Pivotal owner and lead developer, Phil, shares his views on Gutenberg, the latest WordPress plugin

I’m sure all fellow WordPress lovers will have heard the news about the impending integration of the Gutenberg plugin to the future release of WordPress Version 5.

Gutenberg is a page builder that allows users to manage their WordPress websites with extra formatting capabilities without any knowledge of HTML or CSS coding.

WordPress users will have already started to see on their Dashboards:

“A new, modern publishing experience is coming soon. Take your words, media, and layout in new directions with Gutenberg, the WordPress editor we’re currently building.”

However, looking at WordPress users’ reviews, Gutenberg is showing a poor average rating of only 2.3/5 (as at 20/08/2018).

https://wordpress.org/support/plugin/gutenberg/reviews/

With few ratings in the middle, it appears people either like it or loathe it (with an air towards loathing), but I can’t understand why.

I’ve been testing and playing with the Gutenberg plugin for several months now. It seems like a perfectly reasonable and organised page builder to me, that will no doubt be further and further developed to everyone’s advantage.

As a WordPress trainer, personally, I’ve never been a lover of Page Builders. Some of them are so complex you may as well book yourself onto an HTML course. I would always prefer to use HTML and CSS, but I recognise that not everyone wants to have that level of knowledge or may simply want to design a page or post layout that helps make it more readable and engaging.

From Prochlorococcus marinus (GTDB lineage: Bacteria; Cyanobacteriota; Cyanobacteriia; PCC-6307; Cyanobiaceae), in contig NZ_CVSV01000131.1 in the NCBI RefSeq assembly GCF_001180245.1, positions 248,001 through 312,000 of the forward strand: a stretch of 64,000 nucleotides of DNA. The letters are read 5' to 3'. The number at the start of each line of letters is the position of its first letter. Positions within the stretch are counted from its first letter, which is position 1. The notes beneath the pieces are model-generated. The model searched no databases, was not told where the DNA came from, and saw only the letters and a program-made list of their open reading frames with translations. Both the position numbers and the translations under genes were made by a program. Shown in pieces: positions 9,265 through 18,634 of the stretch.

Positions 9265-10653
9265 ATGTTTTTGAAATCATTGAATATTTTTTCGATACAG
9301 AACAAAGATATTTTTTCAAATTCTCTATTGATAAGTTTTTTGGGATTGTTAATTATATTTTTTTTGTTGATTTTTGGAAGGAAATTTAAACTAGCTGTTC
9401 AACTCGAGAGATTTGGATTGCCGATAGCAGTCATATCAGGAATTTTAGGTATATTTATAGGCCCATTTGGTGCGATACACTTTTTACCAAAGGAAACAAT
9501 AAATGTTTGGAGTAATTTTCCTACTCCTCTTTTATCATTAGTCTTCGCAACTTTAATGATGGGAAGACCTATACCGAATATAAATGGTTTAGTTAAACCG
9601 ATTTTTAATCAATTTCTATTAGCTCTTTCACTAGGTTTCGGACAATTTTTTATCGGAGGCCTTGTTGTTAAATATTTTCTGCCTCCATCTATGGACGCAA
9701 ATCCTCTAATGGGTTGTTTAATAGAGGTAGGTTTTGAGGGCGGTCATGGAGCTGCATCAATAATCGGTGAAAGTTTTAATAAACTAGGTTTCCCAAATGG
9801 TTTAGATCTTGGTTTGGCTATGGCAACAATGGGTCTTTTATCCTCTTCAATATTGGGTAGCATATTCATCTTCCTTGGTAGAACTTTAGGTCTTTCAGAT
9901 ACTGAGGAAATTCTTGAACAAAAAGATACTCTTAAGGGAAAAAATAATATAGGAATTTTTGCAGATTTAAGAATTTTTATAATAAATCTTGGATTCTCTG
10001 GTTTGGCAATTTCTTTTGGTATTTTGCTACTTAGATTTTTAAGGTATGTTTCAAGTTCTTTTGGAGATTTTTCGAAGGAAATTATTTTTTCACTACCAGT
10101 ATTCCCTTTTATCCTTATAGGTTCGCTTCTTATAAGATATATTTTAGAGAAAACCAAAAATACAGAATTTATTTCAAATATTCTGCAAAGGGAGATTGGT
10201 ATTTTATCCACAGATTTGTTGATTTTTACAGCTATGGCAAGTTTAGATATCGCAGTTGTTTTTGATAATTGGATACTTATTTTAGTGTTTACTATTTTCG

Enter Gutenberg…

A simple-to-use but comprehensive page builder that can replace many a plugin for adding content and creating a nicely laid out page.

Plus there are some really nice options allowing users to easily have 2 or more columns of text in a row. This is not easy for a layman in current WordPress. Gutenberg also allows you to easily embed items from YouTube, Instagram, etc.

And then there is still the option to revert to Classic Editor for people like me, and to view revisions. So, what’s the beef?

My simple view is that we should embrace the changes. They are for the better, and I’ve no doubt that WordPress’ team will just make it even more so, as they always do.

Thank you WordPress and congratulations!